Many – if not most – scientific experiments present us with a vast amount of numbers that we cannot understand without the help of various visualisation techniques, which render them comprehensible.
While, in some cases, these are nothing more than relatively simple charts or graphs, scientists often need much more sophisticated data-rendering methods to gain insight into complex phenomena.
As computers grow more powerful, so does visualisation software. Currently, the latter comes in two main flavours: rasterization and ray-tracing. The first method works by projecting a flat surface onto the 3D model of an object, scene or person, whereas the second one simulates the photons of light as they bounce from a light source off an object and into our eyes, based on the laws of optics.
The main difference between the two techniques is that rasterization produces only a surface representation, whereas ray-tracing recreates the whole thing.
“Rasterization looks realistic from the outside, but you can’t explore beyond the surface,” explained Paul Navratil of the Texas Advanced Computing Centre (TACC). Ray-tracing, on the other hand, is like a real street in a Western ghost town. “You can walk into the saloon and sit down at the bar.”
Up until now, vector graphics-based rasterization has been the dominant paradigm, as ray-tracing – even though much more scientifically accurate – also requires much more computing power.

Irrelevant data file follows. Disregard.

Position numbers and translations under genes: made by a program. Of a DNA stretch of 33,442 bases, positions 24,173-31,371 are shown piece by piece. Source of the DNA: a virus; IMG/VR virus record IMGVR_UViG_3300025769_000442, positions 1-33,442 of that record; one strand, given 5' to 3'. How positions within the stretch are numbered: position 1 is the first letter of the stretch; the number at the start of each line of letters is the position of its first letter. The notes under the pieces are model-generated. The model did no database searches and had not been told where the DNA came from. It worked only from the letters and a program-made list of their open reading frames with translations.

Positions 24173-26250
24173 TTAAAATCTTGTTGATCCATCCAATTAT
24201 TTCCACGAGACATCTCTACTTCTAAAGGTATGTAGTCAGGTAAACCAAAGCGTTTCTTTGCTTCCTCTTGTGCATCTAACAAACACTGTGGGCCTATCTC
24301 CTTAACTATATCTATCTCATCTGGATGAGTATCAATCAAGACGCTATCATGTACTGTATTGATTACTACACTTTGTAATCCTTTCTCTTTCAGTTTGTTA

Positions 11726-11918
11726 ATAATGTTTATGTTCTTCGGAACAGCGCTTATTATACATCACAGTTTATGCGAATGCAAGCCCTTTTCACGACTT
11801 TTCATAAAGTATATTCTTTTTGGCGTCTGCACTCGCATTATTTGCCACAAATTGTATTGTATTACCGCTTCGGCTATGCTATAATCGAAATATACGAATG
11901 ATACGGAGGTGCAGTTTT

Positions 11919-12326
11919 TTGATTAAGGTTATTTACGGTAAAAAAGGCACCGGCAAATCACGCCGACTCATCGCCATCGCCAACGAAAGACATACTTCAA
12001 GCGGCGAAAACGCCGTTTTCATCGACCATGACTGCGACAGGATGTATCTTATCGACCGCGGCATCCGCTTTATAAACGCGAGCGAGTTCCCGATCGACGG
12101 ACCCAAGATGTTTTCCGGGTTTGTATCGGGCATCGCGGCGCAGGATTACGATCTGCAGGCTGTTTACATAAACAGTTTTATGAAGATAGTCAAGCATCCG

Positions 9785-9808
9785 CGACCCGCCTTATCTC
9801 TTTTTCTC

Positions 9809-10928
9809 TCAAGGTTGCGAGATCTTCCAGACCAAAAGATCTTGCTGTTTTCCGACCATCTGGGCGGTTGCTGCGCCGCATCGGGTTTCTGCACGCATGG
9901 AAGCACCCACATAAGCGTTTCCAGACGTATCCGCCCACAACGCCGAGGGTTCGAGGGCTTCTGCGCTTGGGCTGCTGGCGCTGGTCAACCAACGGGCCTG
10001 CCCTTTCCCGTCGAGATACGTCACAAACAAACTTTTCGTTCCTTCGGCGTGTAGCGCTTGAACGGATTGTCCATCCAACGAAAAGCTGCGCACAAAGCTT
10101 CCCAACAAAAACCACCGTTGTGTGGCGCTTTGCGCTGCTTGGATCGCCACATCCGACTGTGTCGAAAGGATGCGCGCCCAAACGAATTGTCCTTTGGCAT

With today’s hardware, though, this is quickly becoming an issue of the past – ray-tracing software is finally making its long-awaited comeback.
Developed in collaboration by the TACC, the universities of Oregon and Utah, Intel Corporation and the visualisation software company ParaView, GraviT (pronounced “gravity”) is a new computer program that automatically recognises the type of problem a researcher is working on and the configuration of the system in use, and then appropriately distributes data from the simulation to multiple computer processors – potentially thousands of them – for visualisation.
The beauty of this new software is that it doesn’t require a lot of knowledge about visualisation, allowing researchers get on with their work without interruption.
“Software-based ray-tracing is now viable again. To bring it into the future, so it works on current and future hardware, we need sustainable software. This work can be incorporated into different visualisation packages and into the community of visualisation tools,” said a National Science Foundation (NSF) Project Director Daniel S. Katz.
The software was designed with the near future in mind, when scientists working on super-computers in the cloud will be creating simulations that are simply too big to be moved for rendering, and will have to be visualised locally, even as they’re still running – a process known as “in-situ visualisation”.
Currently, the release of a beta version is set in the fall of 2015. The program will extend the first component of the system – called GluRay – which the team rolled out several months ago as an open-source tool on GitHub that allows researchers to visualise their work on distributed computers, regardless of their architecture or hardware parameters.
GluRay has already been tested on a variety of problems by geologists and astrophysicists, making the final release a highly anticipated event.
Another reason why the software is likely to render quite a few services to science is that many phenomena scientists study look a lot like ray-tracing.
“Whether it’s fluid flow or stellar magnetism, these problems involve tracing particles,” Navratil said. “For all of these problems, the solutions we’re developing will be a big help.”